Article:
Monday, April 18, 2011
From the train station at Petchburi we boarded a local bus which was going to the Chom Klow Hotel. It was filled with half a dozen elderly Thais dozing with their jackets on in the stifling heat. We asked two old-timers if they were familiar with the hotel and they looked at each other and then back at us with blank stares. We asked another old gent and he gave us the same blank stare, so I wondered what was wrong with these people that they didn't know the location of one of the few hotels in town. I said the name of the hotel a few more times, with a different inflection, when an old man leaning over his cane at the front of the bus sprang to life and spat out Chom Klow. They all started laughing. Yes, yes, yes, that's it, they said, all suddenly coming to life and nodding their heads. Hey, that's what I've been saying, dude! Didn't I? But I'd obviously been using the wrong inflection. Aimee and I laughed and we all felt the good vibes and they cheerfully pointed out the hotel as the bus drove by it.
The Chom Klow Hotel was a scarred and faded five-storey block of cement located beside a muddy river that meandererd through the city. A bridge heavy with traffic and noise crossed nearby. Our room in the back overlooked the water, and after wondering how many mosquitoes would be paying us a visit that night to suck our tired blood, I dumped my bags down and collapsed on the lumpy bed. The fan croaked and groaned as it listlessly turned, doing nothing to dispel the steamy heat.
The first thing my daughter wanted to do was to go to a store and get some chips. I gave her a little money and she was off. Five minutes later I shot up off my bed and ran out of the hotel and up the street, searching everywhere. How could I let her go off like that? Where is she? What was I thinking? I couldn't believe that we hadn't gone through our hotel name, address, and getting a taxi routine.
I was starting to panic scanning the streets and sidewalks and shops when I heard a faint voice through the traffic. "Mom! Mommy! Over here!" I swung around and a redhead in an orange Thai dress stood there waving to me from across the street. Oh my god! I ran over to her, relieved.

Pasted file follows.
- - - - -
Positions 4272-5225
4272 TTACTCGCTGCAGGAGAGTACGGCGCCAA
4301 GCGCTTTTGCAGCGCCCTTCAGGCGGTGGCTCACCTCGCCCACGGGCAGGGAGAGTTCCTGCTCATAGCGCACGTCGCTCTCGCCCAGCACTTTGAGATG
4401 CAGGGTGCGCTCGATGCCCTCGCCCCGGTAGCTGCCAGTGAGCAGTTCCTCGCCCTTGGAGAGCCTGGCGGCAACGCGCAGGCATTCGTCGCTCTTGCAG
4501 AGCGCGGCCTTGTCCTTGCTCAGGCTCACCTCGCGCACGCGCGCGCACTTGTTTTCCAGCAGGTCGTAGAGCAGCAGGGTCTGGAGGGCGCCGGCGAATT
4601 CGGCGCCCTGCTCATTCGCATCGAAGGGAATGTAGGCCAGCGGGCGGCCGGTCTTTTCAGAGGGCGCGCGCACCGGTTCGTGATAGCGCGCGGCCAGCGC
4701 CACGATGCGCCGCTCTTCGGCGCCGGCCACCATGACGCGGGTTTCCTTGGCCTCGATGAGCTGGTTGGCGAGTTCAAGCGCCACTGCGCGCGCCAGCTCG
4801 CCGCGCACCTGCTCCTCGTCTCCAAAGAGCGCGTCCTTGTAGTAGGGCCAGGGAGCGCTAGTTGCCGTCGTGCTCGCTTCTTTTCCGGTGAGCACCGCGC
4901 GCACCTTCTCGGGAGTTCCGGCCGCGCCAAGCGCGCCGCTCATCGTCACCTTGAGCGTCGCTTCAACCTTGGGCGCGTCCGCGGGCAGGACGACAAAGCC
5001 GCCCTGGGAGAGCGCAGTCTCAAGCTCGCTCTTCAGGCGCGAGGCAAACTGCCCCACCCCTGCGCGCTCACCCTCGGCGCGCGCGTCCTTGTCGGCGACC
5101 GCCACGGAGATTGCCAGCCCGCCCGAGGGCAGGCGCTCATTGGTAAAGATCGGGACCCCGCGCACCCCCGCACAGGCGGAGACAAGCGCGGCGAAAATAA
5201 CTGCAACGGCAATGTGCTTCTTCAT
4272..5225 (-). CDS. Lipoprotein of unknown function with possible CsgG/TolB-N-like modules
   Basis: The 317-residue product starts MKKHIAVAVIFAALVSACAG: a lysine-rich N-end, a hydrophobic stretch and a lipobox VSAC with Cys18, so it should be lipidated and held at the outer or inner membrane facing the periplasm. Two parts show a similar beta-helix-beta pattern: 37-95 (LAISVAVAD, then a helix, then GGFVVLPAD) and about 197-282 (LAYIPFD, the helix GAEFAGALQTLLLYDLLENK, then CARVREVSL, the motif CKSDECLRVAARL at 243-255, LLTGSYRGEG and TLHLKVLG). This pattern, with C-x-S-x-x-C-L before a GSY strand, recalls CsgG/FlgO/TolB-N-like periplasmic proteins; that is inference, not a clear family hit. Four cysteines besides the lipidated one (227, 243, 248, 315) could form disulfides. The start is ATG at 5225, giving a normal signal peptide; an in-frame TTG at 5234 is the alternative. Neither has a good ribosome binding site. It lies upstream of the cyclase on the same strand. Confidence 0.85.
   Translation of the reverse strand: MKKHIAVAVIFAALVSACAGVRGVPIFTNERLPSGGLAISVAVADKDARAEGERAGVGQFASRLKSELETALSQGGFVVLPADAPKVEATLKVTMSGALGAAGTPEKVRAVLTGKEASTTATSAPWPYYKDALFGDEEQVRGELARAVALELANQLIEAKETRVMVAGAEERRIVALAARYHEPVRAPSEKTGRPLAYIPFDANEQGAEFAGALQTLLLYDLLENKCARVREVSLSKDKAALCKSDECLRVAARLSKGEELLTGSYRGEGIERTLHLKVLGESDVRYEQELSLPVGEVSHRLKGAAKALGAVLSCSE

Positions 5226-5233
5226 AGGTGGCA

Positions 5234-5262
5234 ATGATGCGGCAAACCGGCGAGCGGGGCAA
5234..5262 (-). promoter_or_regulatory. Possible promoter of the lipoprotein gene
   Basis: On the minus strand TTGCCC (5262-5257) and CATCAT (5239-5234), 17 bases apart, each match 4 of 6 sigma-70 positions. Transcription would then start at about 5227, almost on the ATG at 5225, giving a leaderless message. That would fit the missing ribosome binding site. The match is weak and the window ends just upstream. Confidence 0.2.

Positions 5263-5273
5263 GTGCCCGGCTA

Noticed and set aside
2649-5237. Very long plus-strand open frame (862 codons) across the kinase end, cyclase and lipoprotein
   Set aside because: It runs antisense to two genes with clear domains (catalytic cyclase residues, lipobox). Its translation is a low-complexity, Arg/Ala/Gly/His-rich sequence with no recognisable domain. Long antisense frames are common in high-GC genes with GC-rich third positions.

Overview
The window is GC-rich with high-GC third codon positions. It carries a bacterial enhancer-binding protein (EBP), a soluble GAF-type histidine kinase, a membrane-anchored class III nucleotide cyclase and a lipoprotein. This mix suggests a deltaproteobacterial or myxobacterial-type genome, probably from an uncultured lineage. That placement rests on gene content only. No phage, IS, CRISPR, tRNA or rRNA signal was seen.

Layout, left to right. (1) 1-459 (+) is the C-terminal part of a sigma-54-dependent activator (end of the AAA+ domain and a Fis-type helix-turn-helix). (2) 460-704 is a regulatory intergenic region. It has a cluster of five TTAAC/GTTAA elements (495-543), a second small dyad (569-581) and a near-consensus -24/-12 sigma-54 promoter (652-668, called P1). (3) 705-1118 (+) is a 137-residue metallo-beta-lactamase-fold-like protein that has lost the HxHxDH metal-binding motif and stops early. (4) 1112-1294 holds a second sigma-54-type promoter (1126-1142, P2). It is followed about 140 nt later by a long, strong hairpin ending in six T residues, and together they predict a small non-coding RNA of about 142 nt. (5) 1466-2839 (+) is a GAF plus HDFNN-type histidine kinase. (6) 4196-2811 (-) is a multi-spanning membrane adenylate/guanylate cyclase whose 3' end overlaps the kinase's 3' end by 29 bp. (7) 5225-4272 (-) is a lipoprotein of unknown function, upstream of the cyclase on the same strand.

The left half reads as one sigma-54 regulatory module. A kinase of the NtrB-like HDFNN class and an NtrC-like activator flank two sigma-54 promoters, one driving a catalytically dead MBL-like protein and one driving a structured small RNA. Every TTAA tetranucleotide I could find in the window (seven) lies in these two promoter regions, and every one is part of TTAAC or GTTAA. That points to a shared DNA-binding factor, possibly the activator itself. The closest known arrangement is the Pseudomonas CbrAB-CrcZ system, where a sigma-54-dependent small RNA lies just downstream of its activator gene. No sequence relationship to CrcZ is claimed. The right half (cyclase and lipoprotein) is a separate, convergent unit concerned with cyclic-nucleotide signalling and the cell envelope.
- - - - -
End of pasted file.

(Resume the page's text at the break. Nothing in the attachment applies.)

We strolled around the town that night. Very near our hotel was a busy night market, filled with a smorgasbord of spicy Thai food. We gorged on all kinds of wonderful things while people turned and stared at us, sometimes reaching out to stroke my daughter's red hair.
An older gentleman around 60 years old approached us and in perfect English he told me he was a retired school teacher and that he had lived in Petchburi his entire life. He would be glad to show us many interesting sites if I so desired. We chatted for a while and we strolled around the market before agreeing to meet the next morning at 8:30.
When Aimee and I went downstairs the next morning, Chumpion was waiting outside in his black 1950 Austin. It was an incredible old car to go touring around in and we had a great time bouncing over all the pot-holed roads to the caves and temples on the outskirts of town. We went to one of the four largest reclining buddhas in Thailand and when I say large, I mean massive. This great photo of a reclining Buddha gives you more of an idea of the vast size of these sculptures.
Here's a reclining buddha, although not the same size.
After visiting another cave and viewing some ancient artefacts, Chumpion took us to a floating library which was over 500 years old. It was just a simple wooden structure standing on stilts in a small pond. Then he took us to his home where we drank tea and ate pie and home-made biscuits. He told stories about Petchburi, Thailand's King, and his own life. He never married and his mother had recently died. I was so thankful for his generosity in taking us around to the caves and temples and then finally to his house, because we never would have seen what we did without him.
Remember what you have seen, because everything forgotten returns to the circling winds. Navejo Wind Chant
Kudos and good health to you Chumpion, wherever you are!
When we were over our food poisoning from Koh Samet island, my 8-year-old daughter and I got on a local train in Bangkok that was headed south, but after a few hours on the train it was time to get off because Petchburi City looked okay from the window. I discovered later that most travellers don't stay in Petchburi, they either make it a day trip or just bypass it altogether. These are the kinds of places I love to discover.
Posted by Nancy O.